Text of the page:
Jerry Dossou v Rex (CR-AP 2 of 2023) [2024] TCACA 10 (21 June 2024)

Flynote

Appeal against Conviction - Disclosure – Expert Evidence – Admission of Expert Evidence – Timeliness of Disclosure – Adequacy of Expert Report – Whether the learned judge erred in allowing an Expert Report to be admitted- Summation –Adequacy of Summation-Whether the learned judge properly directed the jury.

Case summary

On 14th March 2023 following a trial by jury before Baptiste J, Dossou was convicted of one count of Carrying a Firearm and one count of Carrying Ammunition contrary to section 3 (1) of the Firearms Ordinance CAP 18:09. On 21st March 2023 he was sentenced to 7 years imprisonment on each count to be served concurrently. By a Notice of Appeal filed on 31 March 2023, the appellant seeks to appeal his conviction.  The issues are whether the Learned Judge erred in allowing the Crown to adduce the evidence of the forensic scientist, Jerome Remm, in circumstances where the Crown had failed to provide adequate disclosure in relation to the expert evidence and failed to comply with the Court’s orders for disclosure. Also whether the learned judge properly directed the jury. Determination of this appeal requires consideration about the rules of disclosure and admission of expert evidence, as well as a consideration of the adequacy of the summation of the learned judge delivered on 14th March 2023.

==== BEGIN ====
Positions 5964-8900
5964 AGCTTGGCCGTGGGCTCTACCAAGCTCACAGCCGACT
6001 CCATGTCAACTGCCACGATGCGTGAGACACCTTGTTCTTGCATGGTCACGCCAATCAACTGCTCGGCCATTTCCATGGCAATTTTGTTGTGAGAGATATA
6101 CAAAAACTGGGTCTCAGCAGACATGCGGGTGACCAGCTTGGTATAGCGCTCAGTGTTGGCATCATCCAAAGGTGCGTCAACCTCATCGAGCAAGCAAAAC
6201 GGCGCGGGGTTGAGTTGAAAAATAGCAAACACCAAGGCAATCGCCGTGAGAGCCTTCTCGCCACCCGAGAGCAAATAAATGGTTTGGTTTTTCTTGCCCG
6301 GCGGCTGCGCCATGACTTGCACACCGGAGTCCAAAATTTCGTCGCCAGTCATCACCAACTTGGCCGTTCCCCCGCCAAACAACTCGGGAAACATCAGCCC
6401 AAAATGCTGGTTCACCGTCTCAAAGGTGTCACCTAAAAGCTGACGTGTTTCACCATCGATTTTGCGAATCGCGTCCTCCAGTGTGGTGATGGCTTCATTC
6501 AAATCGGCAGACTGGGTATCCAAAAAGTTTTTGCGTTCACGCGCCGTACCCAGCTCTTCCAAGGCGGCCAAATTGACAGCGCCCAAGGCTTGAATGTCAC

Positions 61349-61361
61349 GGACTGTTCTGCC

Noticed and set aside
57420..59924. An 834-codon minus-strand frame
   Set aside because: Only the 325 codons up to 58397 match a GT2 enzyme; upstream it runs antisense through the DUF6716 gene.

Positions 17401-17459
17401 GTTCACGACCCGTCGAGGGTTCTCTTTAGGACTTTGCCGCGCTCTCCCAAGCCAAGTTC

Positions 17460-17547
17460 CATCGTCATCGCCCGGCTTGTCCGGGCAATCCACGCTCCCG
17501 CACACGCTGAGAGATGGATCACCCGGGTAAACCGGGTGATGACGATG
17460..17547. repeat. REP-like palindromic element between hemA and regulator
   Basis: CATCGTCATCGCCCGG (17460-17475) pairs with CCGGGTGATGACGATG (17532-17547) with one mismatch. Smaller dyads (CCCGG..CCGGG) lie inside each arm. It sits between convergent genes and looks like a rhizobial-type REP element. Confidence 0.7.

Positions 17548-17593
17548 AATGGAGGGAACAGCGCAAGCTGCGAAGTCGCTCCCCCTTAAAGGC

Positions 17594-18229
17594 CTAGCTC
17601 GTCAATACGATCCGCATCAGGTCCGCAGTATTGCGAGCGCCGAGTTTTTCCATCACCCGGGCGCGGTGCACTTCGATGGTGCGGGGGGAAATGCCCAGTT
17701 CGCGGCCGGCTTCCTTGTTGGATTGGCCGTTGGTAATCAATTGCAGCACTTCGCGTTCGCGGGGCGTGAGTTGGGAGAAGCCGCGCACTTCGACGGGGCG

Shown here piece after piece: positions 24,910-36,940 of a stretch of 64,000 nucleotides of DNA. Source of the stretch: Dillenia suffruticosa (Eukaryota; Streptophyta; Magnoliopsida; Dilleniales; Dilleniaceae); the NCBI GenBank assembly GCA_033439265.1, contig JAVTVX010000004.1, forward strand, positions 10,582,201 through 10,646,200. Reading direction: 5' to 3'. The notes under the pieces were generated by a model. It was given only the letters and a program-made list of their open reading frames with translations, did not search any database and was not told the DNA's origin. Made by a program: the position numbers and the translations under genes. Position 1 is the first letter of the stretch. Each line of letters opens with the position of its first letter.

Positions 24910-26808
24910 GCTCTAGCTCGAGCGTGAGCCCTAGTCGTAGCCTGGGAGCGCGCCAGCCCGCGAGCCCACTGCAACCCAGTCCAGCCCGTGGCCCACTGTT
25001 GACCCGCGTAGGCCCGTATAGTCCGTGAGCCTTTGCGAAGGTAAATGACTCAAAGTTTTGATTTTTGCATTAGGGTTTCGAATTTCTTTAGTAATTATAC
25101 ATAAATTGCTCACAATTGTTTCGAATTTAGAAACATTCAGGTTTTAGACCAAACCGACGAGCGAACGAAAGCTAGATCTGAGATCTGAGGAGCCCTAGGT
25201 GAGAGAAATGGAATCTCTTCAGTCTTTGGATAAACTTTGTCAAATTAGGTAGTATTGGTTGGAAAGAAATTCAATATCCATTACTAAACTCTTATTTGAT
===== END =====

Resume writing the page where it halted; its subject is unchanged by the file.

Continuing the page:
Held: The appeal is dismissed. In all the circumstances, in my view it cannot be said that the decision of the learned trial judge to allow the evidence of Mr Remm was so wrong that it resulted in the verdict being unsafe, or that the admission of the evidence prejudiced the defendant. At the trial the Counsel for the defendant was allowed to cross examine Mr Remm and could have addressed the reasons for his findings in cross examination. Had the defendant needed more time to “prepare for cross-examination on a technical, scientific subject area” as submitted, this could have been cured by an adjournment, if it was requested upon receipt of the CV and “overall narrative description”. Accordingly, this ground of appeal fails.

Examining the summation, the learned judge advised the jury that to convict they had to be sure of the guilt of the accused and that the prosecution bore the burden of proof. The learned judge also fairly summarized the Crown’s case and that of the Defence. In this case while every element of evidence was not addressed, I am satisfied that the summing up in its entirety did not occasion any prejudice to the appellant.


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